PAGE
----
Upgrading from carpet to laminate, tile, or hardwood flooring can help you to keep your home cleaner and minimize the amount of dirt and debris that remains trapped in the flooring. The type of flooring that works best may vary depending on the room that it will be used in and the regular activity within the home, with tile often being preferred for rooms or homes where the floors will be regularly exposed to moisture.
Reduce Airborne Chemical Exposure
Older flooring was often manufactured using toxic chemicals that continuously emit volatile organic compounds (VOCs) into the air. Replacing older flooring with new solutions gives you the opportunity to find flooring with low VOC emissions. There are a variety of options, including many different types of hardwood, vinyl tile and sheet, laminate, and linoleum that have been qualified as low emission flooring.
Provide Support and Cushion for Feet and Legs
Flooring can be hard on the feet, ankles, knees, and legs if there isn’t a lot of give. Fortunately, installing new floors allows you to choose flooring that will be nice to your feet and legs:
Carpet is the softest flooring type, it gives when you walk on it, so it shocks your body the least
Cork flooring is soft, spongy, and warm
Vinyl tile or sheet is thin and can be installed over thick, soft underlayment
Rubber flooring is springy and comfortable
Padded linoleum flooring is plush and soft
Laminate flooring can be installed over soft, high quality underlayment
Taking the time to figure out which flooring type will be best based on your health needs and concerns can provide you with benefits far into the future. If you’re unsure which option will be best for your home, speak to the professionals at your Altamonte Springs flooring store. They will be able to help direct you toward the healthiest flooring picks, while still considering your style preferences and budget.
Stop by Flooring Headquarters today to browse your flooring options, or call 407-262-7979 to ask about our health friendly flooring options.
Carpet can add comfort and warmth to a room that’s not easily attainable with other flooring materials. Carpet is an affordable option, but installing it yourself can make it even more affordable. Before taking on a carpet installation project, however, make sure that you know what to do so that your project will be a success.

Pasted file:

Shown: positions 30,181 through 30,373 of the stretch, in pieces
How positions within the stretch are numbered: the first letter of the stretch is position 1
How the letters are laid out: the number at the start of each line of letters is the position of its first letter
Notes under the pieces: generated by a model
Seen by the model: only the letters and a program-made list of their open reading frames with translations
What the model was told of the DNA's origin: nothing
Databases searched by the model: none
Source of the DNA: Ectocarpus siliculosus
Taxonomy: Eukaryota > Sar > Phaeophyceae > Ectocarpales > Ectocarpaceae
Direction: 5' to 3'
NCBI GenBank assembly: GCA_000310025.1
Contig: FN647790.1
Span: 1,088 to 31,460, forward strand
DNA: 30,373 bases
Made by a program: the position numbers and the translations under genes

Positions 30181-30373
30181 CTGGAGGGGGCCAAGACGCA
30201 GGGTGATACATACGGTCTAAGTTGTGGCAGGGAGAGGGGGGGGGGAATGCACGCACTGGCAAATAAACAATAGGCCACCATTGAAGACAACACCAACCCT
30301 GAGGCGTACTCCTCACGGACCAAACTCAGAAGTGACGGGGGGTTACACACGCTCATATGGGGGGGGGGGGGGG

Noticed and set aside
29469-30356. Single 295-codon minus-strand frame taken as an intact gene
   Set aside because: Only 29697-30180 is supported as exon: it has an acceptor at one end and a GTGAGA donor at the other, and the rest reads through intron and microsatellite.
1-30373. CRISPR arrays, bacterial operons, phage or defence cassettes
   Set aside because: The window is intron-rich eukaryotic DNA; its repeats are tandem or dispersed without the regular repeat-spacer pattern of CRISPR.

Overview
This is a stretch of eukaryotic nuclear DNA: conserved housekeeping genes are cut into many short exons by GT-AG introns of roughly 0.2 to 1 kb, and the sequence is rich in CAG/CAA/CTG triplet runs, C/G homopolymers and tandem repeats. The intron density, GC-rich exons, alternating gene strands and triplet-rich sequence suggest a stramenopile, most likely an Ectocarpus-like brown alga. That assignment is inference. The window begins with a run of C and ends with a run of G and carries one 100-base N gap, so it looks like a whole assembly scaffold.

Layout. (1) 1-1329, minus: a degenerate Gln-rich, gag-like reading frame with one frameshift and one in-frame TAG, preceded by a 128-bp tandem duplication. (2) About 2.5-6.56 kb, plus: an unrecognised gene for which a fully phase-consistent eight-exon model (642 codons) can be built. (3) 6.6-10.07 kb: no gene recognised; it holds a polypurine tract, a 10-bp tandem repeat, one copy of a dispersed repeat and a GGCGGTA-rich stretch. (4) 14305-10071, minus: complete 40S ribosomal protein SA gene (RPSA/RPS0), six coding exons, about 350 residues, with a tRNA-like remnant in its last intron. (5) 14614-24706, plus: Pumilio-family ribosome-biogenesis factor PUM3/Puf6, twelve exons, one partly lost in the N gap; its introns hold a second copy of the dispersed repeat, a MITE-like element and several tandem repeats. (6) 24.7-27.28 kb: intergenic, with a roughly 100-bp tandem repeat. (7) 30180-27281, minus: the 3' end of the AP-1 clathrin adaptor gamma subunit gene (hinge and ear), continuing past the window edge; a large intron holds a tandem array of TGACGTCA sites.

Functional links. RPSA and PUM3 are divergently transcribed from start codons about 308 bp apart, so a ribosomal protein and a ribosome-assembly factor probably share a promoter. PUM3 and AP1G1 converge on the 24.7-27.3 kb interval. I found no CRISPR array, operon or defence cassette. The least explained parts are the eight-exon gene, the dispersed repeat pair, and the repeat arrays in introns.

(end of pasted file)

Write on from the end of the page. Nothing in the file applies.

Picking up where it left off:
Gather the Right Materials and Equipment
Before getting started with a carpet project, gather all of the materials and equipment that you’ll need. Most importantly, get enough carpet and padding to fill the space. Multiply the length of the room by the width of the room to find square footage, or divide by nine to find square yardage.
Other materials and equipment you may need for a carpet project include:
Clean and Prepare the Subfloor
Remove old flooring or carpet and clean the subfloor before getting started. Scrape paint and remove dirt and debris. Ensure the floor is even before moving to the next step.
Install Tack Strips
Tack strips should be installed about ½ inch away from the walls all around a room, leaving the thresholds open. Tack strips come in different sizes, so it’s important to consult with experts at your Longwood carpet store to make sure you purchase the right ones for the job. If installing tack strips on a concrete subfloor, it may be necessary to use epoxy or masonry tacks.
Place Carpet Padding
Carpet padding should run perpendicular to carpet, so be sure to plan for this when installing. Lay out carpet padding and staple together at seams. Trim the pad so that it butts up to the inner edge of the tack strips – all tacks should be exposed – and staple it to the strips with a staple hammer.
Notch and Trim Carpets
It’s easiest to notch and cut carpets outside where they can be unrolled fully. Measure the carpet area and add three inches to give a margin of error. Notch the sides of the carpet and then mark the line across with chalk before cutting. Cut the back of the carpet, roll it to bring it inside, and then place it properly and unroll it.